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New Law: Virginia will not cooperate with NDAA detention

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Posted by Tenth Amendment

Contact: Mike Maharrey
Communications director
O: 213.935.0553
media@tenthamendmentcenter.com
www.tenthamendmentcenter.com

For Immediate Release:April 18, 2012

RICHMOND, Va. – On Wednesday, the Virginia legislature overwhelmingly passed a law that forbids state agencies from cooperating with any federal attempt to exercise the indefinite detention without due process provisions written into sections 1021 and 1022 of the National Defense Authorization Act.

HB1160 “Prevents any agency, political subdivision, employee, or member of the military of Virginia from assisting an agency of the armed forces of the United States in the conduct of the investigation, prosecution, or detention of a United States citizen in violation of the United States Constitution, Constitution of Virginia, or any Virginia law or regulation.”

The legislature previously passed HB1160 and forwarded it to Gov. Bob McDonnell for his signature. Last week, the governor agreed to sign the bill with a minor amendment. On Wednesday, the House of Delegates passed the amended version of the legislation 89-7. Just hours later, the Senate concurred by a 36-1 vote.

Bill sponsor Delegate Bob Marshall (R-Manassas) says that since the legislature passed HB1150 as recommended by the governor, it does not require a signature and will become law effective July 1, 2012.

Several states recently passed resolutions condemning NDAA indefinite detention, but Virginia becomes the first state to pass a law refusing compliance with sections 1021 and 1022.

“In the 1850s, northern states felt that habeas corpus was so important that they passed laws rejecting the federal fugitive slave act. The bill passed in Massachusetts was so effective, not one single runaway slave was returned south from that state. Today, Virginia joins in this great American tradition,” Tenth Amendment Center executive director Michael Boldin said. “When the federal government passes unconstitutional so-called laws so destructive to liberty – it’s the people and the states that will stand up and say, ‘NO!’ May the other states now follow the lead taken today by Virginia.”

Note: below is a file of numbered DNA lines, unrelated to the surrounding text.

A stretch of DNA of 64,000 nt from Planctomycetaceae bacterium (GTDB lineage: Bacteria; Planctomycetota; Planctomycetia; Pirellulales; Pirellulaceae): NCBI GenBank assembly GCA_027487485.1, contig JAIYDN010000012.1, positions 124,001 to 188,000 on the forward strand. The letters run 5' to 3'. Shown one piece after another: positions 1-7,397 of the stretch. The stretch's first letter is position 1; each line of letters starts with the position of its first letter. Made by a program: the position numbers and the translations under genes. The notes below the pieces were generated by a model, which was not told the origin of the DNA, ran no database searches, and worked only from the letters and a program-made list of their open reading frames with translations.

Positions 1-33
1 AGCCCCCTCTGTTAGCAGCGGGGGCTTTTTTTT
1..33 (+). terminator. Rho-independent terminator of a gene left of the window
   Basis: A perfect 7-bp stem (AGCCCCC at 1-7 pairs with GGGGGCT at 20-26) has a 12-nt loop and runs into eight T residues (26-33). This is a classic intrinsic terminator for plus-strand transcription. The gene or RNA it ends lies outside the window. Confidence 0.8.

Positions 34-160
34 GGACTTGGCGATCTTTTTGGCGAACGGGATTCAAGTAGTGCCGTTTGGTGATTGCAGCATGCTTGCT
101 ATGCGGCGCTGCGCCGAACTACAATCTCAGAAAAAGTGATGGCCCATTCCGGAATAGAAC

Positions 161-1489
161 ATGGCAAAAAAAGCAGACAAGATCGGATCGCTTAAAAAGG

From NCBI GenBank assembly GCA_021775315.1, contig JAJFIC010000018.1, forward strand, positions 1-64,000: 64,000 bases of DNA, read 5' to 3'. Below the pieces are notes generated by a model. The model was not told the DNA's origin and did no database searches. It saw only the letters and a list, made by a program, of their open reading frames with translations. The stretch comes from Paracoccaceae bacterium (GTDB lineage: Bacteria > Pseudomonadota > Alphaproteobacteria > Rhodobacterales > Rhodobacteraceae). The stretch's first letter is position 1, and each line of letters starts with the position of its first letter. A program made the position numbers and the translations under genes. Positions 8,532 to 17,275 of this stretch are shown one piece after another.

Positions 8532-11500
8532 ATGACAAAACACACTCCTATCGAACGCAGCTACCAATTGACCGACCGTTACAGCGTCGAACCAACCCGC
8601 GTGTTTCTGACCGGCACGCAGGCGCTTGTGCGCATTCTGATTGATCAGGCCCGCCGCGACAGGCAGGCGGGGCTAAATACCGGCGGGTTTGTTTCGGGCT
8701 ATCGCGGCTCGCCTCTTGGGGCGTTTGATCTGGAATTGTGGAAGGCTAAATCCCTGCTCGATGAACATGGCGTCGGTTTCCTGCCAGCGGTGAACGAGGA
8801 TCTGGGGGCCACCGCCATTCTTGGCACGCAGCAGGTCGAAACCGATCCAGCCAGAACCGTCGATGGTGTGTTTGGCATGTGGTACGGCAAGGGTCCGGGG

For more information on the new Virginia law, click HERE.

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The Tenth Amendment Center exists to promote and advance a return to a proper balance of power between federal and State governments envisioned by our founders, prescribed by the Constitution and explicitly declared in the Tenth Amendment. A national think tank based in Los Angeles, the Tenth Amendment Center works to preserve and protect the principle of strictly limited government through information, education, and activism.

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USA: Battle Between Virginia’s Offshore Wind and Oil Drilling

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The Obama administration’s proposal to exclude Virginia from offshore drilling exploration has angered many top politicians in the commonwealth who view drilling as a potential source of jobs. But the decision has reinvigorated environmentalists’ arguments that there’s more to gain from wind power.

So how do the two actually compare? Virginia Gov. Bob McDonnell points to $250 million annually in revenue sharing payments from potential offshore oil and gas leases. “And more than 1,900 jobs could be created,” says Jeff Caldwell, McDonnell’s press secretary.

As for offshore wind, the environmental group Oceana says there could be tens of thousands of jobs created by offshore wind farms in Virginia.

”We could be talking about as many as 17,000 jobs in operations and maintenance,” says Oceana’s Jackie Savitz. “And in terms of construction, we’re talking about another 30,000 jobs.”

So for wind power, there could be many more jobs, but maybe less state revenue. Savitz says those jobs would materialize only if the supply chain for wind farms is based in Virginia — as opposed to another state or another country.

”It’s really a matter of who gets there first,” says McDonnell and former Gov. Tim Kaine have called for a combination of oil and renewables including wind, but Savitz says there’s a problem with that.

“When you try to do both, they end up competing with each other,” she says. “They need some of the same parts, same ships. It drives costs up.”

Not so, argues Tim Ryan, president of wind developer Apex Wind in Charlottesville, Va.

Hampton Roads is a tremendous resource in terms of shipyards, dock areas, manufacturing capabilities,” Ryan says. “There are plenty of opportunities to do offshore wind and offshore oil and gas.”

The real barrier to wind isn’t drilling, Ryan adds. Instead, it’s expiring federal incentives and a lack of state incentives in Virginia.

And, of course there is more to compare than money and jobs, add the environmentalists. While oil pollutes, wind does not, they say.

By: Sabri Ben-Achour (wamu)

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